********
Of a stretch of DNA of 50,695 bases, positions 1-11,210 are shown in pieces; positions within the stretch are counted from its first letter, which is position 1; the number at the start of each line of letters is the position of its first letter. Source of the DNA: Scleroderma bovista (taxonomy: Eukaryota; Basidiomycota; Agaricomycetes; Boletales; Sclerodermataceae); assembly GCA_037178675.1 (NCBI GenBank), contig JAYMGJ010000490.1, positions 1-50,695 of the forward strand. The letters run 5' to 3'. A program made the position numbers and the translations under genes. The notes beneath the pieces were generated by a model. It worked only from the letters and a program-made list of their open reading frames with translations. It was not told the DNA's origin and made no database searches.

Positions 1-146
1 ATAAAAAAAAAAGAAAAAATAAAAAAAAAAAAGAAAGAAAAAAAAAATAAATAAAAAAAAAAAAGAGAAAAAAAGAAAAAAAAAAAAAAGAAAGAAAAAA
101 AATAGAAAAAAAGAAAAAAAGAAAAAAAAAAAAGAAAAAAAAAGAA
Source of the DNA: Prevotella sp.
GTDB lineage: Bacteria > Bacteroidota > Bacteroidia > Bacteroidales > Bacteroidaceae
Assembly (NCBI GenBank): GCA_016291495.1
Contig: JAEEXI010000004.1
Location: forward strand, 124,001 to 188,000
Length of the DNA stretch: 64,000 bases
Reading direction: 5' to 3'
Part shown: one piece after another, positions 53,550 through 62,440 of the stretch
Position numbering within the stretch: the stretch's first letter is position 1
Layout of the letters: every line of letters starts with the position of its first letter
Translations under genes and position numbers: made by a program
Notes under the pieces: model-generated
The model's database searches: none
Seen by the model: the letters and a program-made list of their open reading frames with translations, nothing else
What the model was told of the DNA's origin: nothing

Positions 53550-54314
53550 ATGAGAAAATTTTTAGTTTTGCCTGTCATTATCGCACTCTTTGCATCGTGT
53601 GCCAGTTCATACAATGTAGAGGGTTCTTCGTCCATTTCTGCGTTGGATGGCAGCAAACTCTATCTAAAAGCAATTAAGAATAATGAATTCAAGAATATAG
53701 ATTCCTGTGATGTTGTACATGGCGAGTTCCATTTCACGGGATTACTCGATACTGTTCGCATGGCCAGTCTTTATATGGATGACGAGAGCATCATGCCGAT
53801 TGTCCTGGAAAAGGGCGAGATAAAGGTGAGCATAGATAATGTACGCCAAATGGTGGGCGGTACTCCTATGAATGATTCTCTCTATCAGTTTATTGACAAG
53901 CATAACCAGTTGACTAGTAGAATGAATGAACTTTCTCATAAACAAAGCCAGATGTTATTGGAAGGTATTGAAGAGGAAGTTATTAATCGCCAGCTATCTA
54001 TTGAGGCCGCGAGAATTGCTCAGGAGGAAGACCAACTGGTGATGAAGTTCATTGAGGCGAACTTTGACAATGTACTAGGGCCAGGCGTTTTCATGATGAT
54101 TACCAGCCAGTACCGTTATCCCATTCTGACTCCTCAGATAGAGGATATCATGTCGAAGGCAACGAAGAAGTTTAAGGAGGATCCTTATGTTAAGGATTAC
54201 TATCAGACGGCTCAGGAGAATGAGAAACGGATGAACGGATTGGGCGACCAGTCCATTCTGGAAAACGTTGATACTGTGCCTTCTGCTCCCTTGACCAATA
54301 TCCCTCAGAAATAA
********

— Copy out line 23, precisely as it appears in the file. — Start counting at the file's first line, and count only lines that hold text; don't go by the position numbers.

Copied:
53701 ATTCCTGTGATGTTGTACATGGCGAGTTCCATTTCACGGGATTACTCGATACTGTTCGCATGGCCAGTCTTTATATGGATGACGAGAGCATCATGCCGAT